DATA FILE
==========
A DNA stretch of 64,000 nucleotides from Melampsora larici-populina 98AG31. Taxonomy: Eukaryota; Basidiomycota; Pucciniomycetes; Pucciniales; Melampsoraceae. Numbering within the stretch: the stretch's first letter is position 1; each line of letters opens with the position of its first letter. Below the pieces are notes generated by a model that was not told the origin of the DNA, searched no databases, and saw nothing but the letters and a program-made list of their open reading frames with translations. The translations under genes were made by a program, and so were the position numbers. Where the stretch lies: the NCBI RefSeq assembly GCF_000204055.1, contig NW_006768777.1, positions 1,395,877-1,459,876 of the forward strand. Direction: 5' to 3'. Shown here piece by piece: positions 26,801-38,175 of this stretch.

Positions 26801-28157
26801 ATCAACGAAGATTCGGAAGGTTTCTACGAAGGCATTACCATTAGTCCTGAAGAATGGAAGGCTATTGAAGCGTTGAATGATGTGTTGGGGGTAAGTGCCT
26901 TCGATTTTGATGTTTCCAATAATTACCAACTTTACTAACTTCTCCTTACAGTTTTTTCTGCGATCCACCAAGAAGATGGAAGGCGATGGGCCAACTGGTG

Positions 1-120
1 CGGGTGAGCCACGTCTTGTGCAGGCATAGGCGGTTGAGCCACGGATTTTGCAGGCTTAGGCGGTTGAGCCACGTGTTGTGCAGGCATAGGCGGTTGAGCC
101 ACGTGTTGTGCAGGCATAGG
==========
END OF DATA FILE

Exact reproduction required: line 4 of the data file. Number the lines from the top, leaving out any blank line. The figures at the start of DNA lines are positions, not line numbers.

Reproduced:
26901 TCGATTTTGATGTTTCCAATAATTACCAACTTTACTAACTTCTCCTTACAGTTTTTTCTGCGATCCACCAAGAAGATGGAAGGCGATGGGCCAACTGGTG